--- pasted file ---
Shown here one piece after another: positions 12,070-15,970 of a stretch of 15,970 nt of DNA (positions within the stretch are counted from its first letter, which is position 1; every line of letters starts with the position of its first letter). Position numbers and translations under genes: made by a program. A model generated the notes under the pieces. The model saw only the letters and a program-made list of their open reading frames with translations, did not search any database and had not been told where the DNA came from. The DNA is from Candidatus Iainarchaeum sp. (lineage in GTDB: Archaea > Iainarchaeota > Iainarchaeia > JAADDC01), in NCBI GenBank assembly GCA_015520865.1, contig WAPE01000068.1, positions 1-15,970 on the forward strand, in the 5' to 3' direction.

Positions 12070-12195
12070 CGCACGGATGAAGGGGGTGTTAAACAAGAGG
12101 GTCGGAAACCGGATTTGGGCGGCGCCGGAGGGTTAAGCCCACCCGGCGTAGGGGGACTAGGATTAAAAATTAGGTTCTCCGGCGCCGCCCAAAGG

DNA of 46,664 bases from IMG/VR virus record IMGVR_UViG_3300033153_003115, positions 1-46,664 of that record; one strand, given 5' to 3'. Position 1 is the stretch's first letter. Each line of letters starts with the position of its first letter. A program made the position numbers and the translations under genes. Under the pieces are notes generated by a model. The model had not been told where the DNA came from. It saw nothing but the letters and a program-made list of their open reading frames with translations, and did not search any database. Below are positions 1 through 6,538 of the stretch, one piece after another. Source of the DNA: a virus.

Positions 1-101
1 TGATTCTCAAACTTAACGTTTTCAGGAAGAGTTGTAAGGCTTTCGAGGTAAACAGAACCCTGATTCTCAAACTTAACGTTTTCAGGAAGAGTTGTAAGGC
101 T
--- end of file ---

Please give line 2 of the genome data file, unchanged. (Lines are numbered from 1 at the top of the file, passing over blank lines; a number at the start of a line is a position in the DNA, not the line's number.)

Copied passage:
Positions 12070-12195